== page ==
Within the rather polarizing world that is young adult (YA) publishing, approaching novels written for young people (no matter your age) can be intimidating, confusing, and even uninviting. But authors of young adult novels have been unpacking a variety of important issues that teenagers deal with for years. Ranging from current sociopolitical events to the complexities of relationships and life itself, young adult authors are introducing complicated subjects to teenagers with every page.
That being said, YA novels don’t just apply to teenagers and other young adults. While some adult readers choose to stay away from the genre because of its simple writing styles and naive (at times) plots, there are a number of YA novels that can teach even the wisest adult a few lessons. If you don’t know where to start, here are five suggestions.
Wonder by R.J. Palacio
A children’s novel written under Raquel Jaramillo’s pen name, Wonder is a triumphant story about a disabled boy and the hostile environment he faces at school—something he eventually overcomes. After being repeatedly bullied by his classmates, Auggie, the book’s main character, disguises himself with a costume on Halloween. He overhears one of his friends, Jack, talking to the ring-leading bully about Auggie’s disfigured face in a derogatory manner. Offended, Auggie decides to quit school, but after some convincing from his sister, changes his mind. Jack receives word that Auggie overheard his conversation with the bully, and stands up for Auggie when they’re paired together for a science project by punching the bull in the face. At the end of the school year, Auggie receives an award for being an exemplary student who faced challenges during the year. Wonder explores themes of bullying and self-acceptance in a middle school setting, and explores the difficulties of relationships, both with people and with pets. It’s a brilliant novel written to build empathy and confidence.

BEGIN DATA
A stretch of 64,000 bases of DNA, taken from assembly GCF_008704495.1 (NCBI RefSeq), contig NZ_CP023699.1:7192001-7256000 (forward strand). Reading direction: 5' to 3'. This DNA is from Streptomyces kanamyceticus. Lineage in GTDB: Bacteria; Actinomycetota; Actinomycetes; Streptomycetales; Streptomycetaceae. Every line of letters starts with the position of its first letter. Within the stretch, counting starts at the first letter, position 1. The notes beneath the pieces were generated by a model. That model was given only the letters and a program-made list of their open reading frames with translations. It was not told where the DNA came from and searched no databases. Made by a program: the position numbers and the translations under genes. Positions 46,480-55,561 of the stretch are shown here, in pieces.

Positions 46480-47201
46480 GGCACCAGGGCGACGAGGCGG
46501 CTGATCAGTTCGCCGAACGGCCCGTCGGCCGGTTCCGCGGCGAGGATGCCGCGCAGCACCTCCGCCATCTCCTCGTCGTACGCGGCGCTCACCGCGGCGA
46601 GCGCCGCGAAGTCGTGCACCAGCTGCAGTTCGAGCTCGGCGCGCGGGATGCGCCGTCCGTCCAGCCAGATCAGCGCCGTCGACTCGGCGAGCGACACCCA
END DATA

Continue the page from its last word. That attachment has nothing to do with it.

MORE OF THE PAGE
The Sun Is Also a Star by Nicola Yoon
Known for her popular first YA novel, Everything, Everything, Nicola Yoon returns with a book written from the point of view of two New York City teenagers. Natasha, who is trying to keep her family from getting deported, is a practical young Jamaican-American who believes in “science and facts. Not fate. Not destiny.” Daniel is an Korean-American teenager catering to his immigrant parents’ high expectations. The two meet by chance on city streets, and the book follows them as Natasha attempts to deny her feelings for Daniel while Daniel tries to convince her that love is real. The book taps into teenage anxieties that are very real: from anticipating college acceptance letters and the ins and outs of family dynamics to the more complicated natures of deportation and both the social and academic pressures that teenagers face. The Sun Is Also a Star is an incredibly modern love story that explains the inner thoughts and emotions of contemporary teenagers.
Little & Lion by Brandy Colbert